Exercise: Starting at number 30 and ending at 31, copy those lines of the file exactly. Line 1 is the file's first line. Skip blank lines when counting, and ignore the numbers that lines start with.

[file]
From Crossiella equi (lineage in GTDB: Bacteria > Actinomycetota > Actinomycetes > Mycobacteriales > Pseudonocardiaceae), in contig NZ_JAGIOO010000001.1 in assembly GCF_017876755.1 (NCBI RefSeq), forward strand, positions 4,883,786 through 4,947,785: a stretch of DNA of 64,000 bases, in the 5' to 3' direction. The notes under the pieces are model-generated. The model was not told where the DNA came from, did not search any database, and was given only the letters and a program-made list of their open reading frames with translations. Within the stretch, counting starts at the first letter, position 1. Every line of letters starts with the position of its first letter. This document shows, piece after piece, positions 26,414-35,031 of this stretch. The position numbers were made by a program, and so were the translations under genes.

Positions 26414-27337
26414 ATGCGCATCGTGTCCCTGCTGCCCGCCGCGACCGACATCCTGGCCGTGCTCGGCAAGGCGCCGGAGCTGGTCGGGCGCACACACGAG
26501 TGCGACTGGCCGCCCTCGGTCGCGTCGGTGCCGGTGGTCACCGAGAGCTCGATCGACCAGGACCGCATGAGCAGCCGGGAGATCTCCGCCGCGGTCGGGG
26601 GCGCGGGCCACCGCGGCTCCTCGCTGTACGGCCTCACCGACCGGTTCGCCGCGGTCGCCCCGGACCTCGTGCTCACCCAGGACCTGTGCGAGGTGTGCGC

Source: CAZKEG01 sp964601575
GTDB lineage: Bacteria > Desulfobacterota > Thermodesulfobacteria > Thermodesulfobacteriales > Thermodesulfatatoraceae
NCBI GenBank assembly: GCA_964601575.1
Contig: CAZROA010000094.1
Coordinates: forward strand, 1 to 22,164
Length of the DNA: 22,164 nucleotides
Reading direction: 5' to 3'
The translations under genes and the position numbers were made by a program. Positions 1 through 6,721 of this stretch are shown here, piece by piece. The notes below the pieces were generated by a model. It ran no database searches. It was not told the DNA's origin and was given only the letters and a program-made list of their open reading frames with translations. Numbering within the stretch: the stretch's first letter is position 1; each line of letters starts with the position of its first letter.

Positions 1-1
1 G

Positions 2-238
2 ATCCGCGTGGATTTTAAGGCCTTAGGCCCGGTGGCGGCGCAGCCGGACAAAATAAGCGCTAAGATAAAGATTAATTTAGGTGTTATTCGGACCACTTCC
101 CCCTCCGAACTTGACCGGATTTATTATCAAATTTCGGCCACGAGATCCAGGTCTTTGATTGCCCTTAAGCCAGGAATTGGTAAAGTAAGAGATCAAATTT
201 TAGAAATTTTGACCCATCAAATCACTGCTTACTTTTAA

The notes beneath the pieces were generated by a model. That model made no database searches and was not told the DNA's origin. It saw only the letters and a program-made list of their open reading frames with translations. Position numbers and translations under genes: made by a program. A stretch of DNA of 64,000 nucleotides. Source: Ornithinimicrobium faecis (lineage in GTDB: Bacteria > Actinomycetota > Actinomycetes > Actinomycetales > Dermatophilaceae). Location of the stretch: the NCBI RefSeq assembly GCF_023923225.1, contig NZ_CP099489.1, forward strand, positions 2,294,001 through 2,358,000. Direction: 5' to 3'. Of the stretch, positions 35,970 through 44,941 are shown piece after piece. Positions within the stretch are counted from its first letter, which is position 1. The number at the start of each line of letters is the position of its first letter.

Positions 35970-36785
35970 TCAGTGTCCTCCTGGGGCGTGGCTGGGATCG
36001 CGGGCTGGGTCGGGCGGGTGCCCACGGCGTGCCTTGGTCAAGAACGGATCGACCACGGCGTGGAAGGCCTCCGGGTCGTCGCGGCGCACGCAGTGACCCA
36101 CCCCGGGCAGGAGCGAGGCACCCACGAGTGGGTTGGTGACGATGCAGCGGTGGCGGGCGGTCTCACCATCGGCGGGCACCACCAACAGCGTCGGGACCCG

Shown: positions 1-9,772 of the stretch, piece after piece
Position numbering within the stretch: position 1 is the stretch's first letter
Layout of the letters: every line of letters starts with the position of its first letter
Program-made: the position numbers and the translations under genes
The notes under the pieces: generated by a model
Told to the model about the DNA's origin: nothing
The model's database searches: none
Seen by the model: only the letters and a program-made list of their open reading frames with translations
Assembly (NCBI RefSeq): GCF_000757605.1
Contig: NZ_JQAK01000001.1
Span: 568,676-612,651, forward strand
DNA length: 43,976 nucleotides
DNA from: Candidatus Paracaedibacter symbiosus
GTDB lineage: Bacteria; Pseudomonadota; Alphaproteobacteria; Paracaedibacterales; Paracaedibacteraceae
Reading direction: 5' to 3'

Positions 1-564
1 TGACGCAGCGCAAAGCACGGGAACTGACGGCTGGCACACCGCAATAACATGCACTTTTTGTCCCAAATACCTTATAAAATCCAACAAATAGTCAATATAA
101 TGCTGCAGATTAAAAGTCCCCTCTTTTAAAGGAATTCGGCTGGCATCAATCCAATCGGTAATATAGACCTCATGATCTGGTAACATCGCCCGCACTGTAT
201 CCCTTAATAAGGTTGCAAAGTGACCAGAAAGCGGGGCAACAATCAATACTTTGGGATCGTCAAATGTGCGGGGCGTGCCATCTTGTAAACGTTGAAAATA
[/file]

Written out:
Told to the model about the DNA's origin: nothing
The model's database searches: none